Thus, posterior segment disease is acute macular neuroretinopathy; Behcet's disease; geographic atrophy; choroidal neovascularization; diabetic uveitis; histoplasmosis; infections such as fungal, bacterial or viral infections; acute Macular degeneration such as macular degeneration, non-wet-type age-related macular degeneration and wet-type age-related macular degeneration; edema such as macular edema, cystic macular edema and diabetic macular edema; multifocal choroiditis; site of the posterior eye Trauma that affects or position; cancerous tumors; central retinal vein occlusion, diabetic retinopathy (including proliferative diabetic retinopathy), proliferative vitreoretinopathy (PVR), retinal artery occlusion, retinal detachment, grape Retinopathy such as meningitis and retinal disease; sympathetic ophthalmia; Vogt-Koyanagi-Harada (VKH) syndrome; uveal disease; posterior eye disease caused by or affected by ocular laser treatment; or light power Eye disease caused by or affected by therapeutic treatment, photocoagulation, radiation and retinal therapy; epiretinal injury, retinal vein branch occlusion, anterior ischemic optic neuropathy, non-retinolytic diabetic retina It may include, but is not limited to, diseases, disorders or conditions such as dysfunction, retinitis pigmentosa, and glaucoma. Glaucoma can be considered to be a posterior segment disease. This is because the goal of treatment is to prevent vision loss or reduce the occurrence of vision loss due to damage or loss of retinal cells or optic nerve cells.

  The terms "biodegradable polymer" or "biodegradable polymer" mean a polymer or polymers that degrade in vivo, with the concomitant erosion of the polymer or polymers with and / or after the release of the therapeutic agent. Occur. Biodegradable polymers may be homopolymers, copolymers, or polymers comprising three or more polymer units. In some embodiments, the "biodegradable polymer" may comprise a mixture of two or more homopolymers or copolymers.

  As used herein, the terms "treat", "treating" or "treatment" reduce or ameliorate or prevent ocular symptoms, eye injury or damage. Or promoting the healing of damaged or damaged ocular tissue.

  As used herein, the term "therapeutically effective amount" means the level or amount of therapeutic agent necessary to treat an ocular condition or to reduce or prevent eye injury or damage.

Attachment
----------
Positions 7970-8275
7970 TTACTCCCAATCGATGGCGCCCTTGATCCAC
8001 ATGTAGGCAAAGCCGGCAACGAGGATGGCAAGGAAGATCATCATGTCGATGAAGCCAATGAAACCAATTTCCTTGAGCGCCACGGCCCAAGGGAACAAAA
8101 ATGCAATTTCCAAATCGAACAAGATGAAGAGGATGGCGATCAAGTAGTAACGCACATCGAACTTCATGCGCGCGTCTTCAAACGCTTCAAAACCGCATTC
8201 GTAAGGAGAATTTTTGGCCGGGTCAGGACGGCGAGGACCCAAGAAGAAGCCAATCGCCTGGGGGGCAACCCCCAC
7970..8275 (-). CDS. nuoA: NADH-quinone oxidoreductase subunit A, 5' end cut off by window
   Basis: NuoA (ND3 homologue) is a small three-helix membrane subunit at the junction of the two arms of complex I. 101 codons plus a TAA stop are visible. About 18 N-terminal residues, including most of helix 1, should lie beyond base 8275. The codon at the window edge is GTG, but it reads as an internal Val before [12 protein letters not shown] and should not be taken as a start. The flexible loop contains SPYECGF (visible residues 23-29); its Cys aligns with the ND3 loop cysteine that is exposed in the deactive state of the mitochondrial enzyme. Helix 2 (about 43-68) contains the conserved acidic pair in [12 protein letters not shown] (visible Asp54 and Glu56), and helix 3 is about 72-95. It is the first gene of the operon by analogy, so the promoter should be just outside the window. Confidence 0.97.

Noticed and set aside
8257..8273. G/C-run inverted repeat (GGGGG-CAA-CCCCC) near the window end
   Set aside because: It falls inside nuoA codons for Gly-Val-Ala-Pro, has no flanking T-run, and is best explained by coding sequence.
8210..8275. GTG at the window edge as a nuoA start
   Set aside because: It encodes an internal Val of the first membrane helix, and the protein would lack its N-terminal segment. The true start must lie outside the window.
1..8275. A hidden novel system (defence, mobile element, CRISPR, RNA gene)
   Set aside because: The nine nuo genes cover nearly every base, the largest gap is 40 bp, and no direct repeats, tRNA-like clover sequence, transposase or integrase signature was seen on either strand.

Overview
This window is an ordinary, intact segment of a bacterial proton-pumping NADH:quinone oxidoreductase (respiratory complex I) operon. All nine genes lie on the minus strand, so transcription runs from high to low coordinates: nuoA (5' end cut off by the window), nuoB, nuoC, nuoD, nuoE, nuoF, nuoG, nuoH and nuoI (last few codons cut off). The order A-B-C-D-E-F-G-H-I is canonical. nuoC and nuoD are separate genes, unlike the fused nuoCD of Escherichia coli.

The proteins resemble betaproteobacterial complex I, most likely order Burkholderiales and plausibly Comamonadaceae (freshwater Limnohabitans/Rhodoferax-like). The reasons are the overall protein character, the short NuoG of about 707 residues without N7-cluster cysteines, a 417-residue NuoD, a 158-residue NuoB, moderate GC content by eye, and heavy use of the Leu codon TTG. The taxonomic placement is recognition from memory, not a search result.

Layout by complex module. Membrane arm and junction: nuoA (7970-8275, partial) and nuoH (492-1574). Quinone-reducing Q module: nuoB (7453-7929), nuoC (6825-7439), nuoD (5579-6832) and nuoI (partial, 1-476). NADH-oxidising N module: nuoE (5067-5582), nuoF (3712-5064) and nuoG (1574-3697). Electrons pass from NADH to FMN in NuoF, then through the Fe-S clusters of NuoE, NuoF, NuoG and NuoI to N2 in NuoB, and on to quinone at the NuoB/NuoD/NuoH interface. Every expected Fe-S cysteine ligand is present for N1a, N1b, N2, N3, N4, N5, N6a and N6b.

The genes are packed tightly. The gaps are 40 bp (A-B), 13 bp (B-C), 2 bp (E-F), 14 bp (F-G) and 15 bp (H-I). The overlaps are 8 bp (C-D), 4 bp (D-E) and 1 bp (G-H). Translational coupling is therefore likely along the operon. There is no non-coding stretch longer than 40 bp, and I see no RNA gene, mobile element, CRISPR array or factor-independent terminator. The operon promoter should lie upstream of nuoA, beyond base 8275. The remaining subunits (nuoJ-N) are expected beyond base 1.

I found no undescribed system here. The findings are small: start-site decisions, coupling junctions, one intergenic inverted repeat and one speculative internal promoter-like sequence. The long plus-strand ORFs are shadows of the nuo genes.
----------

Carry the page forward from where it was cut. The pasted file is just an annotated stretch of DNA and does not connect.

Those skilled in the art will understand the meaning of the various terms used herein. For example, as used herein, with reference to an amount (e.g., "about 6%"), the term "about" still indicates the indicated amount which achieves the desired function or achieves the desired result. For example, "about 6%" can include amounts close to 6% and 6% that still achieve the desired function or achieve the desired result. For example, the term "about" means an amount that is less than 10%, less than 5%, less than 0.1%, or less than 0.01% of the indicated amount. can do.

  The intraocular implant can include a therapeutic component and a drug release control component or components. The therapeutic agent can comprise or consist essentially of an alpha 2 adrenergic receptor agonist. Alpha 2 adrenergic receptor agonists selectively activate alpha 2 adrenergic receptors, for example by binding to alpha 2 adrenergic receptors, compared to other types of adrenergic receptors such as alpha 1 adrenergic receptors May be an agonist or a drug. Selective activation can be achieved under different conditions, such as those associated with the human patient's eye.

  Implant alpha 2 adrenergic receptor agonists are agents that selectively activate alpha 2 adrenergic receptors, usually relative to alpha 2 adrenergic receptors. In certain implants, alpha 2 adrenergic receptor agonists selectively activate alpha 2 adrenergic receptor subtypes. For example, the agonist can selectively activate one or more of alpha 2a, alpha 2b, or alpha 2c under certain conditions, such as physiological conditions. Under other conditions, the agonist of the implant may not be selective for the alpha 2 adrenergic receptor subtype. An agonist can activate a receptor by binding to the receptor or by any other mechanism.

In some embodiments, the alpha 2 receptor antagonist used is brimonidine. Brimonidine Structure:
It is a quinoxaline derivative having

  Brimonidine, an organic base, is available in the usual manner as brimonidine free base. Brimonidine free base is usually hydrophobic.

  In some embodiments, the alpha 2 adrenergic receptor antagonist may be a pharmaceutically acceptable acid addition salt of brimonidine. One such salt may be brimonidine tartrate (AGN 190342-F, 5-bromo-6- (2-imidazolidinylideneamino) quinoxaline tartrate). Both brimonidine free base and brimonidine tartrate are chemically stable, having melting points above 200.degree.